Saturday, December 4

– Has too much power and influence – E24


Facebook has started work on creating a so-called “metaverse.” It can create challenges for both privacy and freedom of expression, experts believe.

ANNOUNCES A MAJOR INVESTMENT: Facebook VP of Global Labor Nick Clegg (behind) and company CEO Mark Zuckerberg after a meeting on social media regulation in Ireland in 2019.

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Tech giant Facebook has announced that they are working on the development of so-called “metavers” – a world where people should be able to live their lives in a kind of virtual reality and, among other things, find themselves as digital avatars.

Wednesday reported The edge that the company, which among other things also owns Instagram and WhatsApp, change its name as part of the large investment. According to the website, it will be announced by Facebook CEO Mark Zuckerberg during an annual conference on October 28.

– It is not surprising that Facebook is going this way, it has been clear for a long time, says media expert Ida Aalen to VG.

Facebook, which also owns the Oculus platform, which operates with virtual reality (VR), plans, among other things, to allow users to use virtual reality glasses to make it appear that you are face to face with someone, no matter where in the world. world. it’s found.

CONCERNED: Media expert Ida Aalen is more concerned about privacy in Facebook’s big new investment.

Aalen says the tech giant’s new direction and development stresses her a bit.

– These companies have too much power and influence and are way ahead of the regulations; there are almost no regulations, he says.

Read also: The Verge: Facebook changes its name

According to guardian Several experts fear that the development will give companies like Facebook the opportunity to collect and use more user data than they already do.

– To me, it seems like another step in generating data revenue for the benefit of Facebook and other major platforms, and it is being sold to people as something fun, exciting or useful, says Robin Mansell, professor of new media and Internet at the London School of Economics, to the newspaper.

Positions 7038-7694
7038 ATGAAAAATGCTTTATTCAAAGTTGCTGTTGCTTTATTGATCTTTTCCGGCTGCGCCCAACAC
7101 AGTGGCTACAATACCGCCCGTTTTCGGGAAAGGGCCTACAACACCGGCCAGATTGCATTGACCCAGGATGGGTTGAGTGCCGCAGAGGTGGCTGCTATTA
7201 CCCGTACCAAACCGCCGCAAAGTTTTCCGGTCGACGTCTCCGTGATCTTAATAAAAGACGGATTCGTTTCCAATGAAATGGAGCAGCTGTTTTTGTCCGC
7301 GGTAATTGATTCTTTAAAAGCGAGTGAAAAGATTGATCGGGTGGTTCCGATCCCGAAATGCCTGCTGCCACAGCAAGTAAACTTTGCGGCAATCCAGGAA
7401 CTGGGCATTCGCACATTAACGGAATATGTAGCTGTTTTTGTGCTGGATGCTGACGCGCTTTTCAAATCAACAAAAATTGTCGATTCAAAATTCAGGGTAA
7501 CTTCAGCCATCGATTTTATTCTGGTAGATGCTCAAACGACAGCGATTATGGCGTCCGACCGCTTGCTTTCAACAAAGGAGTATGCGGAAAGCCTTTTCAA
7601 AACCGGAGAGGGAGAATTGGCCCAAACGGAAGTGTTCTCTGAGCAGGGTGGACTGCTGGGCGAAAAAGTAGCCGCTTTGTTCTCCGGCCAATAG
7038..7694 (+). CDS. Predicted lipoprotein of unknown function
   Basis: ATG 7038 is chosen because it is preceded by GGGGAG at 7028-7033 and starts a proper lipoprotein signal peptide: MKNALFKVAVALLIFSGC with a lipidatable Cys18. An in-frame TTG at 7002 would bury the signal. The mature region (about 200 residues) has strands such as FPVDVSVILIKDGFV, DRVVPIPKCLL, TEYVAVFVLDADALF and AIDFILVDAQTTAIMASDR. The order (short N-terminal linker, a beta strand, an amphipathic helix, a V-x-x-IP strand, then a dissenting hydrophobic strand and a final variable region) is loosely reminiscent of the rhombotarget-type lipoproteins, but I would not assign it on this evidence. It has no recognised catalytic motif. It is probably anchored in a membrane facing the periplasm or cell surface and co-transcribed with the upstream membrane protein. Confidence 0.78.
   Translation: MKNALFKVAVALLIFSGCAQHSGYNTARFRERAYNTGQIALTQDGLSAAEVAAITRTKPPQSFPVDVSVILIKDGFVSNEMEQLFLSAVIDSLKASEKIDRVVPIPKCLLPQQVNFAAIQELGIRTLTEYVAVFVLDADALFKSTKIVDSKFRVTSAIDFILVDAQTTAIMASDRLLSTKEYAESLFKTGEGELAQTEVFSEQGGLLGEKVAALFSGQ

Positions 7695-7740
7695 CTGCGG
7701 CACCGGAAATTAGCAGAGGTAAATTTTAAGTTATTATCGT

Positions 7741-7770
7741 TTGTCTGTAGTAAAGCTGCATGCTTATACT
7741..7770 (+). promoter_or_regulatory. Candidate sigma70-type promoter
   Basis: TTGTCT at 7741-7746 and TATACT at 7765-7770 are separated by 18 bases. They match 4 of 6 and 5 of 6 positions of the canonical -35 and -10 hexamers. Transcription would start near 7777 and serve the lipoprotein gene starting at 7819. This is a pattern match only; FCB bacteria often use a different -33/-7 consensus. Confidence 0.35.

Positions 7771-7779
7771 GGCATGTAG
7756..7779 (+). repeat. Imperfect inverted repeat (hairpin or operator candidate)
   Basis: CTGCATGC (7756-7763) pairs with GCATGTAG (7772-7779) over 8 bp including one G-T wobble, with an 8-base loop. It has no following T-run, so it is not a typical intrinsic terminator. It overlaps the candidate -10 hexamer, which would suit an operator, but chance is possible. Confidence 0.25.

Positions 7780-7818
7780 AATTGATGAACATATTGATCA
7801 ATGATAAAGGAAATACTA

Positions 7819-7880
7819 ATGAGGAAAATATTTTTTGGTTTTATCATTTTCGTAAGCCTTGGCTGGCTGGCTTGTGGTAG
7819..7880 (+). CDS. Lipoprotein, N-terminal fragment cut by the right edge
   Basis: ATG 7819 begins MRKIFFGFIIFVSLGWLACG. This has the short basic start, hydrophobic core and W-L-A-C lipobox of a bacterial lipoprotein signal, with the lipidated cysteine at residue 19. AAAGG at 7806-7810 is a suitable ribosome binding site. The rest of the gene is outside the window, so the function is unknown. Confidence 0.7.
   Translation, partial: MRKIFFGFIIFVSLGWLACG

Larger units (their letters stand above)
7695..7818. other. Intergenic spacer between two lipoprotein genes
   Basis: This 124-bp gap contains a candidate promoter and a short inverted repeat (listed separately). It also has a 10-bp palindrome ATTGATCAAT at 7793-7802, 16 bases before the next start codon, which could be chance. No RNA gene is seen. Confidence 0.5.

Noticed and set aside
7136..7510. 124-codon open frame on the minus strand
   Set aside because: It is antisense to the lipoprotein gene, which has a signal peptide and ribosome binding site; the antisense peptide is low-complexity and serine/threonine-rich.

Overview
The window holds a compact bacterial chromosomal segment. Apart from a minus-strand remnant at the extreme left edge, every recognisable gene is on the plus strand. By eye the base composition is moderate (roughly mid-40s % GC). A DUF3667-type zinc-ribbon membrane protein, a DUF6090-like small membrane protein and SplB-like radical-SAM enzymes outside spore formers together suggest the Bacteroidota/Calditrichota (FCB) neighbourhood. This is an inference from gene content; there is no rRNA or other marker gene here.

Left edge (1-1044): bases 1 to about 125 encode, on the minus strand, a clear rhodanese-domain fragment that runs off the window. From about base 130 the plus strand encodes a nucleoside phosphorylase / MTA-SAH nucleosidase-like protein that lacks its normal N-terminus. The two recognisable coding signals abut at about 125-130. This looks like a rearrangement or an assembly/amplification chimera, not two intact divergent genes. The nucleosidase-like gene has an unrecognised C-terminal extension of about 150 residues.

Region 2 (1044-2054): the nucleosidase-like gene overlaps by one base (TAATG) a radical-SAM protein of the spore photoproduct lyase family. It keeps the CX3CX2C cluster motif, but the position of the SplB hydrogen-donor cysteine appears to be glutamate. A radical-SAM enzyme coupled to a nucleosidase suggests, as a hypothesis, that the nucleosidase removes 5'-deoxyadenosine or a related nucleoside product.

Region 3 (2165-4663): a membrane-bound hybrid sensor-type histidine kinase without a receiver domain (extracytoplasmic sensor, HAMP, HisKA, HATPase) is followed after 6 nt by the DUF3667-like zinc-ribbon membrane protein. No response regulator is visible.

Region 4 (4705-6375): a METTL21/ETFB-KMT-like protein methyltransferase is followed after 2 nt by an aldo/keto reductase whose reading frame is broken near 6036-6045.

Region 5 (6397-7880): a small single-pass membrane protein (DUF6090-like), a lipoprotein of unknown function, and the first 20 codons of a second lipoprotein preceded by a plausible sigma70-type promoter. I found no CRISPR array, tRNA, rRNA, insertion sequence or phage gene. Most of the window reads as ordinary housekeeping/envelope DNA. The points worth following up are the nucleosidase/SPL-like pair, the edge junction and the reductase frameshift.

Earlier this month, it became known that Facebook will hire 10,000 new employees in the EU as part of the work of his new “metaverse.”

“It is inevitable that this new era of digital interaction is mixed with government policies, personal privacy and data protection,” said PricewaterhouseCoopers advisor Jeremy Dalton. CNN after new hires.

– Challenge for democracy

Media expert Ida Aalen is concerned about privacy now that Facebook is working to go one step further.

– It’s definitely a risk. Just because it’s an American company means they have a different view of privacy. Then there are also many different services that are linked with information about you. It’s not so scary when a person knows something about you, but it’s the sum of all these pieces that comes together, says Aalen.

– For many years they have wanted to know everything possible about us, so that you can sell ads. Facebook has the idea that who you are is about who you have relationships with and how you move in the world.

DEMOCRATIC CHALLENGE: Civita author and advisor Eirik Løkke believes that Facebook is a challenge to democracy.

Eirik Løkke, Civita consultant and author of the book ‘Privacy after Snowden. Privacy in the digital society ”, shares Aalen’s concern.

– We, as individual citizens, can get many interesting services. But it’s not necessarily that good for society, and then I especially think about freedom of expression and privacy. Facebook is so big and controls so much that it is difficult to control them. It will be a challenge for democracy.

He thinks it is a paradox that Facebook should expand even more.

– We do not know what Facebook uses our data for or where it goes. We have no reason to believe in Zuckerburg’s interests. Something we saw in later scandals. Then you can stop being a part of it, but everyone else is a part of it, so it’s not that easy anyway. It has become a private monopoly, and now there is no less.

In early October, Facebook made headlines around the world when they were down. six consecutive hours. In hindsight, many pointed out that downtime shows where The addicted society has taken over social media.

Comment: When Facebook was down

Facebook Alerts

The spotlight was serious on Facebook when Frances Haugen, the company’s former product manager, appeared as a whistleblower in the Wall Street Journal.

– I am here because I believe that Facebook hurts children, creates divisions and weakens our democracy, he said at the Senate hearing in early October.

He claimed that Facebook, like according to the AP It has around 2.8 billion users around the world, who retain information and who also share information that they know is harmful to society, because they put growth and profit first.

Zuckerberg has in a long post about Facebook commented on Haugen’s allegations at the hearing. He writes that it is disappointing to experience Facebook research being “taken out of context.”

– Several of the accusations are unsupported. If we had to ignore research, why create a separate research program to understand these questions in the first place? If we fool ourselves with harmful content, why have we hired more people who work on these topics than any other company? he asks, among other things.


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